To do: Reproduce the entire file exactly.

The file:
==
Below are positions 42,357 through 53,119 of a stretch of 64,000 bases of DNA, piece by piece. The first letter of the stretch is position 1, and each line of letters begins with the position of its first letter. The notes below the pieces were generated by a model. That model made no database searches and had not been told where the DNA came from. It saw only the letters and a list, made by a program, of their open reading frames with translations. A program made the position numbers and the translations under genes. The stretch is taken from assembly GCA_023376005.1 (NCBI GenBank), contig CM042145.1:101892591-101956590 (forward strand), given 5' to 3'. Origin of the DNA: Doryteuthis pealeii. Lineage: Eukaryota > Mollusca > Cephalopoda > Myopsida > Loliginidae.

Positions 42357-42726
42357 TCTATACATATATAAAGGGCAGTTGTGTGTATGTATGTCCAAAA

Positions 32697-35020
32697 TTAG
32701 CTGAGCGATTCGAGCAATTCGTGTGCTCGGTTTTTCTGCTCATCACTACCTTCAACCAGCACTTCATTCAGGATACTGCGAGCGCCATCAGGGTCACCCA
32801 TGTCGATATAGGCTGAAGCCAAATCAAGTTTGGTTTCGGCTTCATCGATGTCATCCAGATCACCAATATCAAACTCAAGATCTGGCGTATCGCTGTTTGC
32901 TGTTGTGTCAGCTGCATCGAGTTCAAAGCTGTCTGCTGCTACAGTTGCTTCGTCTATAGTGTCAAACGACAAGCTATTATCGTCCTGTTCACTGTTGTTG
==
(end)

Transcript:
Below are positions 42,357 through 53,119 of a stretch of 64,000 bases of DNA, piece by piece. The first letter of the stretch is position 1, and each line of letters begins with the position of its first letter. The notes below the pieces were generated by a model. That model made no database searches and had not been told where the DNA came from. It saw only the letters and a list, made by a program, of their open reading frames with translations. A program made the position numbers and the translations under genes. The stretch is taken from assembly GCA_023376005.1 (NCBI GenBank), contig CM042145.1:101892591-101956590 (forward strand), given 5' to 3'. Origin of the DNA: Doryteuthis pealeii. Lineage: Eukaryota > Mollusca > Cephalopoda > Myopsida > Loliginidae.

Positions 42357-42726
42357 TCTATACATATATAAAGGGCAGTTGTGTGTATGTATGTCCAAAA

Positions 32697-35020
32697 TTAG
32701 CTGAGCGATTCGAGCAATTCGTGTGCTCGGTTTTTCTGCTCATCACTACCTTCAACCAGCACTTCATTCAGGATACTGCGAGCGCCATCAGGGTCACCCA
32801 TGTCGATATAGGCTGAAGCCAAATCAAGTTTGGTTTCGGCTTCATCGATGTCATCCAGATCACCAATATCAAACTCAAGATCTGGCGTATCGCTGTTTGC
32901 TGTTGTGTCAGCTGCATCGAGTTCAAAGCTGTCTGCTGCTACAGTTGCTTCGTCTATAGTGTCAAACGACAAGCTATTATCGTCCTGTTCACTGTTGTTG